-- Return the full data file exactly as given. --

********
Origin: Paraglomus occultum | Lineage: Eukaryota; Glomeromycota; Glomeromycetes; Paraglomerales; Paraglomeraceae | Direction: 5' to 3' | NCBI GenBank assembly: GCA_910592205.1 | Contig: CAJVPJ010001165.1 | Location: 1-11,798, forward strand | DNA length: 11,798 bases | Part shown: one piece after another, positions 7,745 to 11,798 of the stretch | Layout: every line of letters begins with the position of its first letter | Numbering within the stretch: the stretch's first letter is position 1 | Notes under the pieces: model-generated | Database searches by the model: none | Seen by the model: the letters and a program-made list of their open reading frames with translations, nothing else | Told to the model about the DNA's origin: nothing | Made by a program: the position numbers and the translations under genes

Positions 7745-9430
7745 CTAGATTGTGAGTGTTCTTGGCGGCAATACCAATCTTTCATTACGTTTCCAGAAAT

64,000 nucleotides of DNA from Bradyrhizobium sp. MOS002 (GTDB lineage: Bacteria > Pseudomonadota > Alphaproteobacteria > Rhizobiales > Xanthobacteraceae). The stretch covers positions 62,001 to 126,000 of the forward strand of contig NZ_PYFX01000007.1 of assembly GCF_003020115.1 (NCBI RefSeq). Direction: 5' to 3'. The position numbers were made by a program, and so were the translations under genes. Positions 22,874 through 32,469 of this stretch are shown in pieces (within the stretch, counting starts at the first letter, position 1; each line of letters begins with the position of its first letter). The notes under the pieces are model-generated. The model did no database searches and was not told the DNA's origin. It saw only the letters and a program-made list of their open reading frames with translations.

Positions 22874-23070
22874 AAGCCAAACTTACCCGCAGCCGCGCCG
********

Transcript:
Origin: Paraglomus occultum | Lineage: Eukaryota; Glomeromycota; Glomeromycetes; Paraglomerales; Paraglomeraceae | Direction: 5' to 3' | NCBI GenBank assembly: GCA_910592205.1 | Contig: CAJVPJ010001165.1 | Location: 1-11,798, forward strand | DNA length: 11,798 bases | Part shown: one piece after another, positions 7,745 to 11,798 of the stretch | Layout: every line of letters begins with the position of its first letter | Numbering within the stretch: the stretch's first letter is position 1 | Notes under the pieces: model-generated | Database searches by the model: none | Seen by the model: the letters and a program-made list of their open reading frames with translations, nothing else | Told to the model about the DNA's origin: nothing | Made by a program: the position numbers and the translations under genes

Positions 7745-9430
7745 CTAGATTGTGAGTGTTCTTGGCGGCAATACCAATCTTTCATTACGTTTCCAGAAAT

64,000 nucleotides of DNA from Bradyrhizobium sp. MOS002 (GTDB lineage: Bacteria > Pseudomonadota > Alphaproteobacteria > Rhizobiales > Xanthobacteraceae). The stretch covers positions 62,001 to 126,000 of the forward strand of contig NZ_PYFX01000007.1 of assembly GCF_003020115.1 (NCBI RefSeq). Direction: 5' to 3'. The position numbers were made by a program, and so were the translations under genes. Positions 22,874 through 32,469 of this stretch are shown in pieces (within the stretch, counting starts at the first letter, position 1; each line of letters begins with the position of its first letter). The notes under the pieces are model-generated. The model did no database searches and was not told the DNA's origin. It saw only the letters and a program-made list of their open reading frames with translations.

Positions 22874-23070
22874 AAGCCAAACTTACCCGCAGCCGCGCCG